The lot was deserted, and I parked right in front of the trail, got out and started walking.  Immediately, I remembered the other reason I hadn't been hiking recently; my MP3 player was broken and I missed listening to the music while hiking.  However, the sounds of the forest became mesmerizing and I listened to the birds and squirrels chirp, and the wind blow through the evergreen trees as I walked along.  
The pine forest was thick and bright green in contrast to the fresh dusting of snow, as the trail continued through the pine forest, then out into small meadows before entering the forest again.  
Dog Rock hiking through tunnel of trees

It was an easy to hike trail with a gradual incline the entire way, but nothing extreme.  There were small national forest markers at trail intersections, but no signs or mileage, and since I wasn't familiar with the trails, I just kept straight on the main trail.  Eventually I came to two trail crossings within a few hundred feet of each other, at the second was a large old growth aspen grove.  I decided to turn right here and follow this trail, which immediately split again and I chose right again, which basically was taking me back the way I came, but on a different trail.  This lead me to more trail intersections but I stayed straight and then eventually to a small pond that was frozen over and there was a house up over the bluff.  I was concerned about trespassing, so I turned around and started walking back.  It was 11:15 by this time and I had hiked for more than an hour.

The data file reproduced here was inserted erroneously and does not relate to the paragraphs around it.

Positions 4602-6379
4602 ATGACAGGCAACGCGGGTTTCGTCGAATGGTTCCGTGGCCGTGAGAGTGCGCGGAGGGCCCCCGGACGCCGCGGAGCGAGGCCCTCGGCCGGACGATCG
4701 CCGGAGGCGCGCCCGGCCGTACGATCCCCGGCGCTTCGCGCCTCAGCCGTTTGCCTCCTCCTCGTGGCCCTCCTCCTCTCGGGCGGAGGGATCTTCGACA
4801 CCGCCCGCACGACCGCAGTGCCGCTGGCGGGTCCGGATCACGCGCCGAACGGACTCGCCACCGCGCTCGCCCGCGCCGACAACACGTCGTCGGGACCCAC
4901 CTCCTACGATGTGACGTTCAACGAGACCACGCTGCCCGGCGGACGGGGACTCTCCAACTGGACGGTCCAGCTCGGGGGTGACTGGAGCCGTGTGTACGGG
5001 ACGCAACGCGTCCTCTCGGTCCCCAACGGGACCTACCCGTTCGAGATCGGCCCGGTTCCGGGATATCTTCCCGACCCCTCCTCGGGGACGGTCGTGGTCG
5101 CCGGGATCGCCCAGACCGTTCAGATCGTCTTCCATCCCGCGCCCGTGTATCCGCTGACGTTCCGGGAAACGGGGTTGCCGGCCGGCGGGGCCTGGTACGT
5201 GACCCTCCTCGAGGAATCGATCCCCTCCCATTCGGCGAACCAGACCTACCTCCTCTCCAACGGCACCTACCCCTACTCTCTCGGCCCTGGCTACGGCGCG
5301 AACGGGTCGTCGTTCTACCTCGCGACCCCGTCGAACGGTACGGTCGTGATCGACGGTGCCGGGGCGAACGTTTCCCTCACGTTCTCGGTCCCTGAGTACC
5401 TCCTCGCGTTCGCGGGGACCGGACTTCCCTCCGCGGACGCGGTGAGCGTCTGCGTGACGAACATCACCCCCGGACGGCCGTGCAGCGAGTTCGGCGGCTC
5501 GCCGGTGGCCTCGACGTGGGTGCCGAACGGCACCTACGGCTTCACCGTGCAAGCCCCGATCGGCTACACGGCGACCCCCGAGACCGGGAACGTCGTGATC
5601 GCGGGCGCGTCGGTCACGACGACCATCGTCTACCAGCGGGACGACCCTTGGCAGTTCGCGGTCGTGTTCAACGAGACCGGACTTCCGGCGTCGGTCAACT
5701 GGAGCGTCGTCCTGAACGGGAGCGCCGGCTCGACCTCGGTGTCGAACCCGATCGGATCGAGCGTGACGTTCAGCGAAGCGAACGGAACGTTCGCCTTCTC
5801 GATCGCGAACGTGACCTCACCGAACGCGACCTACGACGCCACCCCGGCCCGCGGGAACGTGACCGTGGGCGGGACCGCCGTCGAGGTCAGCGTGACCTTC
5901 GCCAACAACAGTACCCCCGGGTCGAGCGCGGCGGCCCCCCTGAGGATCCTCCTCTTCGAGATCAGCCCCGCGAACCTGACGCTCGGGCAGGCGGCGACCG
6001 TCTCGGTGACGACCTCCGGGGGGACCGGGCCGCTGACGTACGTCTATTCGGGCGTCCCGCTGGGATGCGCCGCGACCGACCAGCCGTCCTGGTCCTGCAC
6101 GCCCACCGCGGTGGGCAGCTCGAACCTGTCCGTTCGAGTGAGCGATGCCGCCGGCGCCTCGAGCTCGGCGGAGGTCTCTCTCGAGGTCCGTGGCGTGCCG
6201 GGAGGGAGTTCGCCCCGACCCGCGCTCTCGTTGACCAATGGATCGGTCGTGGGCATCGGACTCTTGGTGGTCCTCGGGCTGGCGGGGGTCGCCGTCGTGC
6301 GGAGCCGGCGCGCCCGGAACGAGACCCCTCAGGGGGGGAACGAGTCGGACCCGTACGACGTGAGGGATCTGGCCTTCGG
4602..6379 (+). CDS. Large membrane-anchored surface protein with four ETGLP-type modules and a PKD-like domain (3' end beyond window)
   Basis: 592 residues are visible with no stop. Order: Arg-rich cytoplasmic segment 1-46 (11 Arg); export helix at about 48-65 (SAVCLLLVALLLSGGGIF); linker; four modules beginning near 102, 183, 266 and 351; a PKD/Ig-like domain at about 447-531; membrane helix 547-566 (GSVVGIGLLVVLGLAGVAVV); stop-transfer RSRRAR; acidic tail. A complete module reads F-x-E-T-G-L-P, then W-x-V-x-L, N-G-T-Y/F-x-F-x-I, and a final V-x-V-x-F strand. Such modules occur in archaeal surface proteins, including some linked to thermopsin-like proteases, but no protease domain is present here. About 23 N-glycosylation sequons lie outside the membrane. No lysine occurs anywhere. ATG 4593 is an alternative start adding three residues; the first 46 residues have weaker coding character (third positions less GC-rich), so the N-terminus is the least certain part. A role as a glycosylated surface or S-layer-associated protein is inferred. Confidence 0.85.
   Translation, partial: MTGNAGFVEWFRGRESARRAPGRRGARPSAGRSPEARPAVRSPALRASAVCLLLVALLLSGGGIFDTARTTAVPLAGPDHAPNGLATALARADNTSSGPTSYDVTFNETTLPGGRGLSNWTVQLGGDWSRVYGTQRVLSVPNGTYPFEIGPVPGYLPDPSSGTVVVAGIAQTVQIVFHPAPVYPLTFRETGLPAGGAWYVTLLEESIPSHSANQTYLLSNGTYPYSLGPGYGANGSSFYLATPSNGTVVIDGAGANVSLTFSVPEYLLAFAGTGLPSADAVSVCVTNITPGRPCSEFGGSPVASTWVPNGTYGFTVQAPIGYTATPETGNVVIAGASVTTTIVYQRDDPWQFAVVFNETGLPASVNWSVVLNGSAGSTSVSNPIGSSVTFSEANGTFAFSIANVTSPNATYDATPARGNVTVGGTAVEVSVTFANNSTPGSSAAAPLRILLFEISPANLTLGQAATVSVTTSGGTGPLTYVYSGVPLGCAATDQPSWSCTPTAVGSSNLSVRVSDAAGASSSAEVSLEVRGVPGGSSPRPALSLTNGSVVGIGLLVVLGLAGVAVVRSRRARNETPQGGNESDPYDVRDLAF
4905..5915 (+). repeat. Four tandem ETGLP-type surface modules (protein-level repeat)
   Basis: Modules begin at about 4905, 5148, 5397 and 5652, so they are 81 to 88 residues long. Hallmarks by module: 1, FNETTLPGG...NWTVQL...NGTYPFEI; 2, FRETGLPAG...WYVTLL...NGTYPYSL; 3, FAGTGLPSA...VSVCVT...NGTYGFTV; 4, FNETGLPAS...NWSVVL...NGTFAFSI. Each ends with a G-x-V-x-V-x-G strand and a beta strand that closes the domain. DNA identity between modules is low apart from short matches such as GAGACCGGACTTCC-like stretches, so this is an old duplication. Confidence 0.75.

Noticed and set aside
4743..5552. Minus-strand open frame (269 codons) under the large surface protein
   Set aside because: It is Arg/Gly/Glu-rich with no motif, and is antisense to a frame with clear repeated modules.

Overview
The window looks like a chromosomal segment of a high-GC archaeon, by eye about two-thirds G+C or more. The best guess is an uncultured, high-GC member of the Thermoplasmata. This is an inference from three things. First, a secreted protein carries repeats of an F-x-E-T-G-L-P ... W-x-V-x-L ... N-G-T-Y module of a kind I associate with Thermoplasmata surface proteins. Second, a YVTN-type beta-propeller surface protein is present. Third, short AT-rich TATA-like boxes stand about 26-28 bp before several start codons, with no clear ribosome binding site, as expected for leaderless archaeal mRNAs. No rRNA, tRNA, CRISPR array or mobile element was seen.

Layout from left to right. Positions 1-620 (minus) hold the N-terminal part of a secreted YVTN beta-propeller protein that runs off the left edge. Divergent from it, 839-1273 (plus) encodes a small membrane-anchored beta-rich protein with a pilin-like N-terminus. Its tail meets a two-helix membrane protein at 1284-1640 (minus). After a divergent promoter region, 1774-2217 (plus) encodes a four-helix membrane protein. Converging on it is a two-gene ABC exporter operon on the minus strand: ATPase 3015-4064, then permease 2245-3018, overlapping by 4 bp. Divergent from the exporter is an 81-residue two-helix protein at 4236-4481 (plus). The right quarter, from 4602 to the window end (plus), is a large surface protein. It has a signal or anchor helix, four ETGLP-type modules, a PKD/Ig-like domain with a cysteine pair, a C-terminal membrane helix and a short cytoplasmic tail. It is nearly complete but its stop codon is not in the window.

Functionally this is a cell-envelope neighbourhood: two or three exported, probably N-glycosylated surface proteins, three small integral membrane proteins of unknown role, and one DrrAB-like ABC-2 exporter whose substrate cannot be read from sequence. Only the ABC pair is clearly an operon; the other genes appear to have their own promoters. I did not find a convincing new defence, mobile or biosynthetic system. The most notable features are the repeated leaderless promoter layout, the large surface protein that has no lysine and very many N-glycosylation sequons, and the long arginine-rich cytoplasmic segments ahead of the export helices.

I followed my trails back the way I came, and made it to my truck less than an hour later feeling refreshed, happy and ready for my next hike.  Even though it is winter, there are still amazing trails, solidarity on hikes with less people and crisp snow against the evergreen trees for me to enjoy. 

If you know of any 'less known' hikes in the front range area, peaks, or trails that are hikeable in winter PLEASE post, I'd love to check them out! 

Lime Green Ear Flap Hat available on etsy, great for hiking! 

Berries on the trail

Click on map below to input your own address for personal directions

View Larger Map


  1. Question, do you do any snowshoeing? I am pregnant this ski season and am looking for some alternative mountain activities! I will be checking into trails around Winter Park since that is where we will be going most of the winter, but I was just curious if you've every done much snowshoeing?

  2. I love to snowshoe! My favorite places to go are St. Mary's Glacier and then anywhere in Evergreen when the snow is deep enough. I hope to review some trails in snowshoes this winter for sure!

  3. Oh, I'd love to chat more about hiking while pregnant and with a new baby ~~~ Colorado mom's are so awesome and I think it's a great topic. Message me sometime and we can chat :)

  4. There is a little known hike at the intersection vicinity of Stagecoach and Witter Gulch Road. The trail goes up the back side of Bergen Peak...called Bergen Peak trail.
    The hike is about 2 miles to the peak...4 miles round-trip. The start is steep, but levels out until the valley just at the base of the peak.